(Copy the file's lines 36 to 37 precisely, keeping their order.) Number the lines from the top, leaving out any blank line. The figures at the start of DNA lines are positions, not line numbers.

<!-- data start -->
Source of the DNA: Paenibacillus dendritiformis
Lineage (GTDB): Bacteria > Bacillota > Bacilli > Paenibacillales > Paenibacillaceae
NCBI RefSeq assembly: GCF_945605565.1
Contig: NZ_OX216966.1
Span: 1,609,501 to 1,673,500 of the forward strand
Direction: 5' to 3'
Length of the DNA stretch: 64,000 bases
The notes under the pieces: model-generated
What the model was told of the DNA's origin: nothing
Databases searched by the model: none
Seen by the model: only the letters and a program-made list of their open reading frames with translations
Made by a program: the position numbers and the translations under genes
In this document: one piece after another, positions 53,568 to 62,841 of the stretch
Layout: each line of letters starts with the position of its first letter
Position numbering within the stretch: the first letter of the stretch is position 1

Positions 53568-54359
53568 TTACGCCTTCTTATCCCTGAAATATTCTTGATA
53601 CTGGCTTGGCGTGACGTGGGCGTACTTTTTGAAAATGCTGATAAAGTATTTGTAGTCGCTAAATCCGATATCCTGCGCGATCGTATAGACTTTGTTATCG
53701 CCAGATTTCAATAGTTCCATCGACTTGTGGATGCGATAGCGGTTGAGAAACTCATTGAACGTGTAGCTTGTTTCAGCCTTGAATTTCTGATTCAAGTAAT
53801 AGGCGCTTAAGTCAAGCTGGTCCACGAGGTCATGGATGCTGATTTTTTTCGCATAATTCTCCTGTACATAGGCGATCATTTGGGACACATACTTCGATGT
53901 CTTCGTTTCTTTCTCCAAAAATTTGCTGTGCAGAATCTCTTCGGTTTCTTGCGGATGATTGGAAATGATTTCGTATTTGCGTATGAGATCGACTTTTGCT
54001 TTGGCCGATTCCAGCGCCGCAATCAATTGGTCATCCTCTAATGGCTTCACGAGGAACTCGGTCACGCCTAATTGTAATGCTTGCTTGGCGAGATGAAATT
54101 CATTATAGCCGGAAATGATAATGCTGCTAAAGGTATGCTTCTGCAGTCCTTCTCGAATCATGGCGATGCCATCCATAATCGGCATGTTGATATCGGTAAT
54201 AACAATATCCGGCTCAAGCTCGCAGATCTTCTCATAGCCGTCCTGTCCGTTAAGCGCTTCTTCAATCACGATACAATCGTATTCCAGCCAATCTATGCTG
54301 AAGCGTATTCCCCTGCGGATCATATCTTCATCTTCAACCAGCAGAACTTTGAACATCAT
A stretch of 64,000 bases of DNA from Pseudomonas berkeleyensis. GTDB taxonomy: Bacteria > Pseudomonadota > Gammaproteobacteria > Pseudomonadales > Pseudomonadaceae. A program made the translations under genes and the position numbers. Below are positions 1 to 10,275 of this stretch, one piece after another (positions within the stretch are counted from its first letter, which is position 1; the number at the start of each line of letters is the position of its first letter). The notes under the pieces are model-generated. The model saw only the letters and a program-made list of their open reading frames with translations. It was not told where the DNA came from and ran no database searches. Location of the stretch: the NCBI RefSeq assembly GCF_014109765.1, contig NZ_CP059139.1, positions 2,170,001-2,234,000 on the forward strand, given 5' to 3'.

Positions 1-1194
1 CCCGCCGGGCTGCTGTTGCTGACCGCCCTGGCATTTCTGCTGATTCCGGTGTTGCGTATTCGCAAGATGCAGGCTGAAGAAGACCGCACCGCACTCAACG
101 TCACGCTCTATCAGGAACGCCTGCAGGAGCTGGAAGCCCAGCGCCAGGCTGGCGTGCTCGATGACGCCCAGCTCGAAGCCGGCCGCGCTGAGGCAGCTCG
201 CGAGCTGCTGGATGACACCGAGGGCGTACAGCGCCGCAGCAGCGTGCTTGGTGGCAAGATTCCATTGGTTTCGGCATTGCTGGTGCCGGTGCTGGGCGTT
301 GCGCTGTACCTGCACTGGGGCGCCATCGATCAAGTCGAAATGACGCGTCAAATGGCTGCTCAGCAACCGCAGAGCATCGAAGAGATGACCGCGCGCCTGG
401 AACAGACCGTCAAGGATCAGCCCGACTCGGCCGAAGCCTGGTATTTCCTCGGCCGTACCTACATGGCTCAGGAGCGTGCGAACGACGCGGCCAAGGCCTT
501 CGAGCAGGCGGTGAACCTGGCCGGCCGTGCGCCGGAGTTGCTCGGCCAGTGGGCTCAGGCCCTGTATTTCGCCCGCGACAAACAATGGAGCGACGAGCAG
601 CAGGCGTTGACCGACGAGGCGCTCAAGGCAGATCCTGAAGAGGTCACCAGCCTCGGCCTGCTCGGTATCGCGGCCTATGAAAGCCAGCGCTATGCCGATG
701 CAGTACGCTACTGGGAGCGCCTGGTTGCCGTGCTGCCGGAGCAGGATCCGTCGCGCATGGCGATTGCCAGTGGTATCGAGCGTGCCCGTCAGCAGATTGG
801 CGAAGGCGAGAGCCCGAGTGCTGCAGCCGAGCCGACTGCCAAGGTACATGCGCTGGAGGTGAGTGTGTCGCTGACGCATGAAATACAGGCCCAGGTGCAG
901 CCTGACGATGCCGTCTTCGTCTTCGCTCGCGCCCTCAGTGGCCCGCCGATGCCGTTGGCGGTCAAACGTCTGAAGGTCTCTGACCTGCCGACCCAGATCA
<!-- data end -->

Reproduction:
801 CGAAGGCGAGAGCCCGAGTGCTGCAGCCGAGCCGACTGCCAAGGTACATGCGCTGGAGGTGAGTGTGTCGCTGACGCATGAAATACAGGCCCAGGTGCAG
901 CCTGACGATGCCGTCTTCGTCTTCGCTCGCGCCCTCAGTGGCCCGCCGATGCCGTTGGCGGTCAAACGTCTGAAGGTCTCTGACCTGCCGACCCAGATCA